Not necessarily. Certainly some horses with parasite problems can be identified with poor hair coats, but it is possible for your horse to have parasites and show no exterior signs. Most horses are likely parasitized to some degree. The only way to determine conclusively that your horse has an unhealthy level of parasites, is to have a fecal egg count performed.
It is important to note that as the number of parasites increase, the horse’s ability to use nutrients can be affected, and there can be damage to internal organs.
They can be. The intestinal parasites of horses have evolved with the horse and have therefore become fairly hardy. Horses used to range large tracts of land,and parasite eggs had to be pretty resistant to the environment for the horse to be infected. Under modern horse-keeping practices, horses are kept close together in more lush environments….arrangements that can concentrate the number of parasites, which can infect your horse.
The number of horses on a property, the type of horses, and the ages of the horses are all taken into consideration when developing a deworming program. However, if we had to make a generalization deworming every three months, or 4 times a year, is a good benchmark.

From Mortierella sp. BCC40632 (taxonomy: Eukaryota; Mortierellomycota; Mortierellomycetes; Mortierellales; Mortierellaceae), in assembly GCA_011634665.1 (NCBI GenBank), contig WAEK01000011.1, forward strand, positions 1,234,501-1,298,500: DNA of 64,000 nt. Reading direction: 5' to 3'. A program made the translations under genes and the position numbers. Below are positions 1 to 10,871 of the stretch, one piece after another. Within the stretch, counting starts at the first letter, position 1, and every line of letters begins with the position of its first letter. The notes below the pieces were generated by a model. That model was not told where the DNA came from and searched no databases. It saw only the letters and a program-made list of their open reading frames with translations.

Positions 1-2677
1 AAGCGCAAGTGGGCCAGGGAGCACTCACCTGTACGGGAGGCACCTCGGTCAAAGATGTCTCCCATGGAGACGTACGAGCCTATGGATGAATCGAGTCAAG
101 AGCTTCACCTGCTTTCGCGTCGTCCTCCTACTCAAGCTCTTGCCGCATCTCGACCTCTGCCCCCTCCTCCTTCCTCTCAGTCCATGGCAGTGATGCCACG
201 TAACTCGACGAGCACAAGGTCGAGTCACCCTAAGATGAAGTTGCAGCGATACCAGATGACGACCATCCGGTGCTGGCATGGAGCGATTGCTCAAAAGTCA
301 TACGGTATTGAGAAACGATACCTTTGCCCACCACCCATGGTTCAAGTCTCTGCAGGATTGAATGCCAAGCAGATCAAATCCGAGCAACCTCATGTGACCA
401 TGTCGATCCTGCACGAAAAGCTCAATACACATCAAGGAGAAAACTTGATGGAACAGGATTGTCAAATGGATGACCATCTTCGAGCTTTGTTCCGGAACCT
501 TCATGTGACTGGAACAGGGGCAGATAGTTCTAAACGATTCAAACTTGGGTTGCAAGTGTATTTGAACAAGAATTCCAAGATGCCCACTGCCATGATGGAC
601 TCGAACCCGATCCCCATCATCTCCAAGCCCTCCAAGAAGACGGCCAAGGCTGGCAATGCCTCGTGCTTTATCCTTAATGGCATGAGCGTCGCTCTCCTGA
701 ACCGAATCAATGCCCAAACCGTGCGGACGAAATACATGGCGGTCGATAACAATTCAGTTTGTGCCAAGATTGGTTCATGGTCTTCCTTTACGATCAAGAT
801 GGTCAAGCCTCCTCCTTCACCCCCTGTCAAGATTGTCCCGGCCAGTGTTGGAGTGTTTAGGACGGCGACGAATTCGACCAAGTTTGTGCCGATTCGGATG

Deworming programs rarely eliminate all of your horse’s parasites. The goal of most programs is to reduce the number of parasites each horse has and to reduce parasite contamination of common grazing or turnout areas. The efficiency of deworming programs can and should be evaluated by performing fecal egg counts. This is the only way to truly evaluate how effective your parasite control program actually is. With this information, adjustments can be made and you will go a long way in diminishing your chances of having a colicky horse.
This is a parasite which usually infects donkeys (and usually the donkey has no problems with it). The donkeys can serve as a source of pasture infection. Adult horses (which are not the usual host for this parasite) pick up the parasite while grazing a pasture with donkeys. The life cycle of the parasite cannot be completed in the adult horse, and the horse ends up with lungworm larvae in its airways. The result is airway inflammation and a cough. On the plus side, this parasite is easily killed with ivermectin or moxidectin, and we see problems with it incredibly infrequently.